It’s never too late to create an awesome experience for your customers with branding. Whether you’re just getting started with an online store, or you’ve been creating for years, you can always improve your process to create long-lasting relationships and experiences with clients and partners with branding.
I’ll admit that I’m an online shopping junkie; I buy products online more regularly than I care to admit. But when I buy directly from a small business, like a maker, there are certain aspects that make the experience more special than shopping at a large company like, let’s say, Amazon.
Before you start evaluating where you can improve your branding, you have to know what branding is. Unfortunately many people confuse branding with only being the design elements, which is incorrect. Per Entrepreneur, your brand is your promise to your customers.
To succeed as an organization, you have to really understand your branding (and I mean REALLY understand it). Ask yourself the following questions, and BE SPECIFIC…
1. How does my branding make people feel?
2. When someone interacts with my brand, how do they feel?
3. What does my brand offer customers?
4. How is my branding different from competitors?
5. What kind of person is interested in my product?
6. What is my organization’s mission?
Remember that your brand should speak clearly to your target market. You are doing your brand a disservice if your branding appeals to everyone; by appealing to everyone you are speaking to no one.
Once you start honing into your brand, other organizational elements will start to come together. You’ll also be able to make decisions and take action in a much more timely fashion, like how you would handle complaints from customers and evaluate sponsorship opportunities.
Below are some additional brand elements that you should consider when developing your brand experience:
Providing extraordinary service is all the rage these days, and for good reason. Our experiences in big box stores have become incredibly generic, and as a society we are looking for those more personal, customized experiences.
The problem with online shopping is that the experience is limited; you can’t greet your customers with a friendly hello or offer to help them find a product. But what you can do is provide stellar service the second a client engages, and keep that contact until they receive the product (and sometimes even beyond). Below are some ways you can incorporate the experience into your brand:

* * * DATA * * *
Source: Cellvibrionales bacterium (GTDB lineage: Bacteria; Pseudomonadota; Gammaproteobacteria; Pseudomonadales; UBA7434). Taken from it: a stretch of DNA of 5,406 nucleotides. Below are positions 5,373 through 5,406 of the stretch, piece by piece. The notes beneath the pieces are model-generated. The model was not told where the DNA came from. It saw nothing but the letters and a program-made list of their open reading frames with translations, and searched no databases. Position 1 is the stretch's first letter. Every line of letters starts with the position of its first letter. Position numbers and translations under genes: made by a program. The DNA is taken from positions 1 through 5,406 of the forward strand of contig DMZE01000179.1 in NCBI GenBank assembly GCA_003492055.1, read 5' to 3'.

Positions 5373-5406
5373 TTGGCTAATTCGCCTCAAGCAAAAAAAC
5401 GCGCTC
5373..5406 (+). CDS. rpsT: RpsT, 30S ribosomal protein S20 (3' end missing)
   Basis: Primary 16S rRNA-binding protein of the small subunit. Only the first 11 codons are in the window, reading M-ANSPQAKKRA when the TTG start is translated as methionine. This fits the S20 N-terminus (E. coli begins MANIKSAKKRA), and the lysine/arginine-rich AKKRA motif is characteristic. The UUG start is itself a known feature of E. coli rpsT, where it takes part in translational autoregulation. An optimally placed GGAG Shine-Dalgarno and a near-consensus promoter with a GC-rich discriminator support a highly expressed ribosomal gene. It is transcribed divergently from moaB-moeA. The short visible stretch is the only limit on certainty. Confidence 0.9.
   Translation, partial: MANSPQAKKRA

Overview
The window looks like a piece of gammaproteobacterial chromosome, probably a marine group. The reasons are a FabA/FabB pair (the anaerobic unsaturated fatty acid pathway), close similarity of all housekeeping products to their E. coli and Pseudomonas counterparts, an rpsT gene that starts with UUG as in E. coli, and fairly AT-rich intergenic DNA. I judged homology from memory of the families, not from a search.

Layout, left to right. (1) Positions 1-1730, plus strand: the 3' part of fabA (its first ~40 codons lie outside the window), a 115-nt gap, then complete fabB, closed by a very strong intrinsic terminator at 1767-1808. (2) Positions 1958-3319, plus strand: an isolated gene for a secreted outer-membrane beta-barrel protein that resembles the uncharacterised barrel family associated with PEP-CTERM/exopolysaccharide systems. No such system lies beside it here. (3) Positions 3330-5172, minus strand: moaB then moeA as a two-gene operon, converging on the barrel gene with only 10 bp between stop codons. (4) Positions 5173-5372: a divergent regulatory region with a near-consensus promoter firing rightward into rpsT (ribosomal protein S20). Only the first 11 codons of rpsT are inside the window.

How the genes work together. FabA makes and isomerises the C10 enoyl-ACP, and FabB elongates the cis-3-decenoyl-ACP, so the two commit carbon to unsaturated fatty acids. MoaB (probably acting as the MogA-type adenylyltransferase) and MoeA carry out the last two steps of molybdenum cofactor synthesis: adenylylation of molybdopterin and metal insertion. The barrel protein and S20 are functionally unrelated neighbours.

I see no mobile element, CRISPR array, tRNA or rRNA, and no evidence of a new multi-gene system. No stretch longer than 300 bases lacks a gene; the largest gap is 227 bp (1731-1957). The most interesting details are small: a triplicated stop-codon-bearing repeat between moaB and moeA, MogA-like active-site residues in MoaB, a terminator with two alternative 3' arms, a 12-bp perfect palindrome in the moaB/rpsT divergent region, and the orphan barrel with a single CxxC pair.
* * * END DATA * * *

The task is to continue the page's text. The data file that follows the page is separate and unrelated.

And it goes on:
Set expectations clearly in your store description or product listing so clients understand how quickly they can anticipate to hear back from you. If you are going on vacation, or are unable to fill orders for a specific period of time, share this in obvious places within your store. Then, when a customer reaches out to you with a question, answer within the expectation you set.
Communicate with the customers about their product. Let them know that you received their order and that their product has shipped. Follow up with them to see how they like your product and, if possible, ask for photos that you can use in your own marketing efforts.
From your logo to your font to your brand’s voice to your photos, your brand elements are what your customers will be drawn to online, with the most important piece of advice being consistency. Make sure that all of your social outlets and advertisements accurately reflect what your online shop is sharing. A customer should recognize your shop’s presence when they stumble across it.
When it comes to a logo (or any design work), we would recommend using a graphic designer to help you create a style kit. This style kit includes your brand’s colors, fonts, and logos. Style kits are great resources to help you take the guess work out of developing marketing materials for your brand.
If you are unable to use a graphic designer, then you can create your own brand guidelines and logo, but be sure to keep things simple. This blog from Oh My! Handmade Goodness shares some resources you can use to get those branding elements down: http://ohmyhandmade.com/2013/diy-branding/october-on-omhg-diy-design/
Product photos are an often-overlooked step for products, but it is the most crucial piece. Fuzzy, dark, or un-defined photographs will not win over new customers. We have put together a list of photography tips to help you take awesome photos that’ll woo potential customers to your online shop: http://aftcra.com/blog/blog/5-product-photography-tips-to-make-your-products-wow/
It sounds silly, but when I receive a product from a maker I get unreasonably giddy because I cannot wait to see what kind of little details they included. I love when I order a product from a maker and it arrives in a nice box, wrapped in tissue, tied with a string, and has a little note about how the maker hopes I enjoy the product. I’m not suggesting that you spend north of $5 on each shipment, but I do strongly suggest that you think about how you want your brand to makes others feel when they open their shipment. Make it happen, and be consistent.
This article about packaging is a great introduction into the basics of how to make your product look great: http://www.hollywouldblvd.com/2014/05/online-shop-packaging-basics-what-you.html
As small business owners, what other pieces of advice would you give to someone that’s new to the scene or looking for a change?
I’m happy to have discovered your blog while enjoying my Pinterest feed. This is a really great post with excellent resource links for your readers. For those who want to go a little deeper with visual creativity in branding, your readers might enjoy my book, Masterful Brand Positioning, available on Amazon. It offers strategies for using visual communication to build and enhance your brand presence. Will enjoy exploring your blog – thanks!